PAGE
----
The C.A.M. Report
Complementary and Alternative Medicine: Fair, Balanced, and to the Point
  • About this web log

    This blog is intended as an objective and dispassionate source of information on the latest CAM research. Since my background is in pharmacy and allopathic medicine, I view all CAM as advancing through the development pipeline to eventually become integrated into mainstream medical practice. Some will succeed while others fail. But all are treated fairly here.

  • About the author

    John Russo, Jr., PharmD, is president of The MedCom Resource, Inc. Previously, he was senior vice president of medical communications at www.Vicus.com, a complementary and alternative medicine website.

  • Common sense considerations

    The material on this weblog is for informational purposes. It is not medical advice or counsel. Be smart, consult your health professional before using CAM.

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    The relationship between dietary phytoestrogen and breast cancer risk

    The extent of the benefit is related to the person’s body mass index, according to researchers from the University of Toronto in Ontario.

    First, the details.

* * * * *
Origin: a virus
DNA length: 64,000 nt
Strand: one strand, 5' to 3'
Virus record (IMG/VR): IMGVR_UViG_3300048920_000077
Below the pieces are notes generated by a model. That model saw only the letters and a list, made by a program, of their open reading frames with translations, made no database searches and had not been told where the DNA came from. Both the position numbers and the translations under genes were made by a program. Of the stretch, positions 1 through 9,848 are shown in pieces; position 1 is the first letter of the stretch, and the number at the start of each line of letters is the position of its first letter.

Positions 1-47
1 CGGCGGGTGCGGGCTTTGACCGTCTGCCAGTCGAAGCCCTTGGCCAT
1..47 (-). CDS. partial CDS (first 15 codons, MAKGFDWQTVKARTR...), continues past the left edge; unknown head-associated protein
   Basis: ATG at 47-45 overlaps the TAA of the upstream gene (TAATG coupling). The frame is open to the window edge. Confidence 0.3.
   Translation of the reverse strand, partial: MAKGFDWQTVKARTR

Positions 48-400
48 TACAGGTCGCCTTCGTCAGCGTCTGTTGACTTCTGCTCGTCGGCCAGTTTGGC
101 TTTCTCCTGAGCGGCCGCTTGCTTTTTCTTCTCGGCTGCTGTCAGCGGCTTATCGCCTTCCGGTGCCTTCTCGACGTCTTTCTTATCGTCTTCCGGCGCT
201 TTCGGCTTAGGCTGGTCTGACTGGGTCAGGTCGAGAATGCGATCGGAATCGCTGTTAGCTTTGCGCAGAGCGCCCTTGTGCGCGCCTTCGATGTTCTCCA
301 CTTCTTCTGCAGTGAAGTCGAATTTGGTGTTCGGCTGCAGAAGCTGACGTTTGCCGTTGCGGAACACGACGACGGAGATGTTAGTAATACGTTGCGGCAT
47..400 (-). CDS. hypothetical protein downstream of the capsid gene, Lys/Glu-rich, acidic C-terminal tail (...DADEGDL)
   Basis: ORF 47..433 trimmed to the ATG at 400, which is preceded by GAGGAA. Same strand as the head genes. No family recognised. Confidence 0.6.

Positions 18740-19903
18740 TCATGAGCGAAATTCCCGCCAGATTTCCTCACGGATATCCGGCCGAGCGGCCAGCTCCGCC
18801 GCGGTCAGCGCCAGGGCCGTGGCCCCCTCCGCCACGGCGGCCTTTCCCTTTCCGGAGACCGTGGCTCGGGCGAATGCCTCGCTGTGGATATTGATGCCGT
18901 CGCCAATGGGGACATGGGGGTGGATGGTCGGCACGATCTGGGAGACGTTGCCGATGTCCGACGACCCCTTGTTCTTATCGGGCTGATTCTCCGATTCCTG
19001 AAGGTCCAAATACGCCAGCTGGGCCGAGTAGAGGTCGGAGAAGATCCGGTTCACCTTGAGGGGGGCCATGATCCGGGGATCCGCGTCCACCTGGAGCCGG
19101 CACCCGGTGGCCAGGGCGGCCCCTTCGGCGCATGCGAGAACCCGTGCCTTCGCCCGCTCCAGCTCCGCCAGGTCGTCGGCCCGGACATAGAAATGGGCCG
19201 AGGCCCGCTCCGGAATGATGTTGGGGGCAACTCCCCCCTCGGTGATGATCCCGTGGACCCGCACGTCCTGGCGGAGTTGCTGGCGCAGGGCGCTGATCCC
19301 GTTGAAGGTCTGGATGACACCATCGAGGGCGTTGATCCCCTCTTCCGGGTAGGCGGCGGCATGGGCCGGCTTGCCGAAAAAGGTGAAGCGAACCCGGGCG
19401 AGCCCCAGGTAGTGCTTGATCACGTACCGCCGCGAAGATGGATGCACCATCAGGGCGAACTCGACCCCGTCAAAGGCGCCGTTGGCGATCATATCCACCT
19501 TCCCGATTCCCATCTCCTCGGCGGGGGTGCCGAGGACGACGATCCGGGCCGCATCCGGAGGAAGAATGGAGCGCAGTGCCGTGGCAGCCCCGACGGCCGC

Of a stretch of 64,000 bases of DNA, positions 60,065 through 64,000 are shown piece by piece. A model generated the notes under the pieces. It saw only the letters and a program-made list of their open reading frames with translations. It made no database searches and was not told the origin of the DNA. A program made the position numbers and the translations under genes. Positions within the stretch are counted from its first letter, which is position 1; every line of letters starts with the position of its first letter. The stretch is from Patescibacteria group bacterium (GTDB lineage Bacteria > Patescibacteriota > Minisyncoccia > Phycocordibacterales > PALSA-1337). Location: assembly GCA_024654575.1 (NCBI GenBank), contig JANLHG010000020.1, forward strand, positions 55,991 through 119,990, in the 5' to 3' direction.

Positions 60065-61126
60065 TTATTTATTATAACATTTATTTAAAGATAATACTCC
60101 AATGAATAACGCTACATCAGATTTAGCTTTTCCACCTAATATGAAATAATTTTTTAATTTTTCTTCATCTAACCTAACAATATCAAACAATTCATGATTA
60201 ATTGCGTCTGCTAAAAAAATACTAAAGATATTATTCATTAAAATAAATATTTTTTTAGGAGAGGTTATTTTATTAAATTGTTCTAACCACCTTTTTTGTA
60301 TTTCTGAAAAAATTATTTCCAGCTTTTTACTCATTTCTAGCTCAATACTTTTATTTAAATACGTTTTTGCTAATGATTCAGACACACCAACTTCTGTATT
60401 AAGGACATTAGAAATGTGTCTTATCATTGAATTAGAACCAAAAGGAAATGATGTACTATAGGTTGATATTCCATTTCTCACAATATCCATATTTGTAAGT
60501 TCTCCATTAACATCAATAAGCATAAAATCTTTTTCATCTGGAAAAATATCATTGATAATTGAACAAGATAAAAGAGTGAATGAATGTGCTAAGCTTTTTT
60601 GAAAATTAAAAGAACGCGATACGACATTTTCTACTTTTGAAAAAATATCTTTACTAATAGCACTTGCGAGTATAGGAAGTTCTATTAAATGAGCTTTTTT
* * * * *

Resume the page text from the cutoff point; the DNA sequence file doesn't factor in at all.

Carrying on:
• More than 3000 women with breast cancer aged 25 to 74 years were identified and compared to a group without breast cancer of similar size.
    • A questionnaire about diet (focused on phytoestrogen [lignans and isoflavones] intake) was mailed to everyone.
      • Phytoestrogens are estrogen-like substance found in some plants, which might have anticancer effects.
      • Isoflavones are naturally occurring estrogen-like compounds found in soybeans, soy products, and red clover.
      • Lignans are found in plants and have estrogenic and anticancer effects.
    • The women answered questions about their diet as adolescents and what they ate 2 years ago.

    And, the results from HealthNotesNewswire.

    • Women who ate more total phytoestrogens and lignans had a significantly lower breast cancer risk — but only if they were overweight.
    • Women with the highest lignan intake had a 30% reduction in breast cancer risk compared to those who ate the least.
    • Post-menopausal breast cancer risk was not associated with any type of phytoestrogen.
    • Only premenopausal overweight women showed benefit.

    The bottom line?
    Phytoestrogens are classified according to their chemical structure. The two groups researched most are the isoflavones (such as soy) and the lignans (in linseed, grains, and vegetables).

    More information on phytoestrogens can be found here.

    1/6/08 15:32 JR

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